I've been following some (often less than civil) conversations about the character of pastors lately in which how morally upstanding a church leader should be expected to be is questioned. At several points, the interpretation of various Biblical sources was called into question -- something to the effect of "if this is to be interpreted literally it would disqualify lots of pastors. Obviously that wouldn't be God's intent, so we just re-examine our interpretation." Right off the bat, the hermeneutical principles I bring to the table call that nonsense -- instead it is the Biblical text itself that informs us of what outcome God would or would not have wanted. This leads me to believe that, given the premise of that statement, indeed many church leaders should be disqualified.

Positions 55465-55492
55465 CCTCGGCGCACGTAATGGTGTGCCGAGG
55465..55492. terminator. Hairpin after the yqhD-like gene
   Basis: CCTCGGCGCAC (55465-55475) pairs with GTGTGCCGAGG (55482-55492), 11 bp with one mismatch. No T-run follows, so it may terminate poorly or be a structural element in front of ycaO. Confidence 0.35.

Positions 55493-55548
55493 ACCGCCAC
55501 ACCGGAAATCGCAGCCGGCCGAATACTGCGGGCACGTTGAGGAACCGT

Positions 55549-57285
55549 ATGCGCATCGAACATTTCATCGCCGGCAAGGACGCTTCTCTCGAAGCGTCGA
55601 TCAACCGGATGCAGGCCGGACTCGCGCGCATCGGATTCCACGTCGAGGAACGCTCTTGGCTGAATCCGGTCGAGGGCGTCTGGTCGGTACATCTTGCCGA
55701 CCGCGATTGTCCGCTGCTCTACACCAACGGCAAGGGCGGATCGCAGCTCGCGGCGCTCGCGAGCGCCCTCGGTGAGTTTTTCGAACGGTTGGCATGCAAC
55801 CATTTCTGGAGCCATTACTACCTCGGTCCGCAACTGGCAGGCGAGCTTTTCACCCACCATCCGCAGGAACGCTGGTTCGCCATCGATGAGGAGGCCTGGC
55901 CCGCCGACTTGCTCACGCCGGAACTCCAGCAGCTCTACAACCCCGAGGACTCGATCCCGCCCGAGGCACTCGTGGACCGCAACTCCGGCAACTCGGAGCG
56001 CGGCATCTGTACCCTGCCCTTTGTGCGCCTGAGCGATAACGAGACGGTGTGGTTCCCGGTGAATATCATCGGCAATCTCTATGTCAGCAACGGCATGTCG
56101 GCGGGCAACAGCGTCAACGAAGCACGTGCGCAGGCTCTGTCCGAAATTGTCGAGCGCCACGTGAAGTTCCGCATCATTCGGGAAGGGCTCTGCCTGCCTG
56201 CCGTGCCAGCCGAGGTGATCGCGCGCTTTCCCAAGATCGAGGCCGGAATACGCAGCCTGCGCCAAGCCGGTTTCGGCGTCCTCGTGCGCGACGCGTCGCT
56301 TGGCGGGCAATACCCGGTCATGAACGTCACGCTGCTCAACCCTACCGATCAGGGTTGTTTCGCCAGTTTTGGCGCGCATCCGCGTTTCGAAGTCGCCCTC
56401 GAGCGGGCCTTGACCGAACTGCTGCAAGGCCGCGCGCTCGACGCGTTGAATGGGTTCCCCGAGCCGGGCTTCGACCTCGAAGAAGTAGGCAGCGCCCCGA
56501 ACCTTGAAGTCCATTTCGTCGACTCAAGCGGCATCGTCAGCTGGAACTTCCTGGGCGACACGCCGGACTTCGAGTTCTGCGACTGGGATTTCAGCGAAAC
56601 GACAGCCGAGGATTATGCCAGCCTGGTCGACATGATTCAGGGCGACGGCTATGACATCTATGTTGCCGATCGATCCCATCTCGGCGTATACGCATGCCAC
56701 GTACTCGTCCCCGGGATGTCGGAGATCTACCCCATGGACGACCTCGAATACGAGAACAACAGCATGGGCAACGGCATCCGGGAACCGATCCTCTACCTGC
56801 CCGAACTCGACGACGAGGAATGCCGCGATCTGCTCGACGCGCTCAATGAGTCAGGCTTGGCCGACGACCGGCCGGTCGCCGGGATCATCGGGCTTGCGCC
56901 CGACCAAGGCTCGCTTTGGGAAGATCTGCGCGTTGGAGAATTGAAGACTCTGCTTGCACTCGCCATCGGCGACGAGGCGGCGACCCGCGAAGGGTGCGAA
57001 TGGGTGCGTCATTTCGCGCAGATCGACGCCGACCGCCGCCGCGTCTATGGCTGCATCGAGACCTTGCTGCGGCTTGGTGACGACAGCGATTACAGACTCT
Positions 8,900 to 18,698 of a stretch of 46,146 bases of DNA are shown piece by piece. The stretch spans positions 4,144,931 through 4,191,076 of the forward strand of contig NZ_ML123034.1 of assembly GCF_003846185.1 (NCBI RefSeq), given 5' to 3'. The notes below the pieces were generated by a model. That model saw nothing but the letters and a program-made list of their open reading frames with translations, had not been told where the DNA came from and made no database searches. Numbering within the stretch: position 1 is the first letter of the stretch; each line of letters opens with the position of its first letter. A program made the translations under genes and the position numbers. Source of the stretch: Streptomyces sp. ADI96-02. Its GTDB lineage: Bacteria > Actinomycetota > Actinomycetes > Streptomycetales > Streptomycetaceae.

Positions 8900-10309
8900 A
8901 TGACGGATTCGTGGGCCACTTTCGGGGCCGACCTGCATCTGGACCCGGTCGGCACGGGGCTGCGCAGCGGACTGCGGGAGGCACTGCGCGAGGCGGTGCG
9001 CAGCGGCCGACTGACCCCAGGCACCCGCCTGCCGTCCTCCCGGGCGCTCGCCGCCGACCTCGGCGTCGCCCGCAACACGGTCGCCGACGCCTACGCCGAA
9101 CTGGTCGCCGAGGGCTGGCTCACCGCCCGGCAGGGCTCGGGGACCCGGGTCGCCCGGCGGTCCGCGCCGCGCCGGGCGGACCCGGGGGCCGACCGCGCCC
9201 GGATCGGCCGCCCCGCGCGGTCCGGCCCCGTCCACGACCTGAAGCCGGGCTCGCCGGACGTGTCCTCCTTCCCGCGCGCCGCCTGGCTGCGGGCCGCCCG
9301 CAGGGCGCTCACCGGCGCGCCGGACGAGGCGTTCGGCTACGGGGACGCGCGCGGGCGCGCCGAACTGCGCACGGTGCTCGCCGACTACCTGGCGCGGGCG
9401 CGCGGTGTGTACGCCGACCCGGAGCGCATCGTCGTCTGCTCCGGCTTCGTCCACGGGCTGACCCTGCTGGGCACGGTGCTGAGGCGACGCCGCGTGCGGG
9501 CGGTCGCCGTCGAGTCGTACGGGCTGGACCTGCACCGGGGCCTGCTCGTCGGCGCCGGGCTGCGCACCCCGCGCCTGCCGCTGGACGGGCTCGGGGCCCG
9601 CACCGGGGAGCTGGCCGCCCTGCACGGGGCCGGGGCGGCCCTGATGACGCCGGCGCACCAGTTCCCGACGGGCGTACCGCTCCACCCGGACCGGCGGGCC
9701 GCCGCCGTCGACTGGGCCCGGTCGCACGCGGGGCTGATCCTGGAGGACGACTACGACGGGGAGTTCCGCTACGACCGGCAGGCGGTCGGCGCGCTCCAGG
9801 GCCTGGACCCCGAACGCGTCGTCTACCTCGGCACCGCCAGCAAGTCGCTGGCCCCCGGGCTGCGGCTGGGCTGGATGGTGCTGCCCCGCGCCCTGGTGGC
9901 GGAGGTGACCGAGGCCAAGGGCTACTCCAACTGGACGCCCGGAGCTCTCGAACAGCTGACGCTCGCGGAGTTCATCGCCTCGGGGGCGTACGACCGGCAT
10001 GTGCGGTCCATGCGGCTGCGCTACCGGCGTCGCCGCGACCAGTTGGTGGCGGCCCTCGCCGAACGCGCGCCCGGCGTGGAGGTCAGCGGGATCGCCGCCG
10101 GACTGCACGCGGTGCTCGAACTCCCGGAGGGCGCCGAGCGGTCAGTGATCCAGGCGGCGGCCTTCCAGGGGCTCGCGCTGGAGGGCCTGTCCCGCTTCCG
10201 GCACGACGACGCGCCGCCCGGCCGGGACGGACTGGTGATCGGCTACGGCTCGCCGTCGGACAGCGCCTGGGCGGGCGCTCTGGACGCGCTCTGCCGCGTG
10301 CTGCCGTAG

My question is what happens when we apply various standards to the first apostles? I know it is generally understood in most Christian circles that while 12 were originally called, it was understood that one was destined to play the traitor, leaving 11 apostles after Christ left. Among themselves they appointed a new 12th. We also know that at least some of them came from sketchy backgrounds where a few broken families and certainly some shady business practices are assumed. Tax collectors anybody?
So what do we know about the moral character of the apostles after Christ's ascension? As they went out into ministry, did they evidence the kind of upstanding moral character we might expect? Does scripture or history record of lieing/cheating/stealing in their "born again" lives? How about divorce? Did any of them go on to marry and then be unfaithful?
If the Scriptural record and history don't afford any concrete examples of unfaithfulness, what dirt did folks try to throw on them?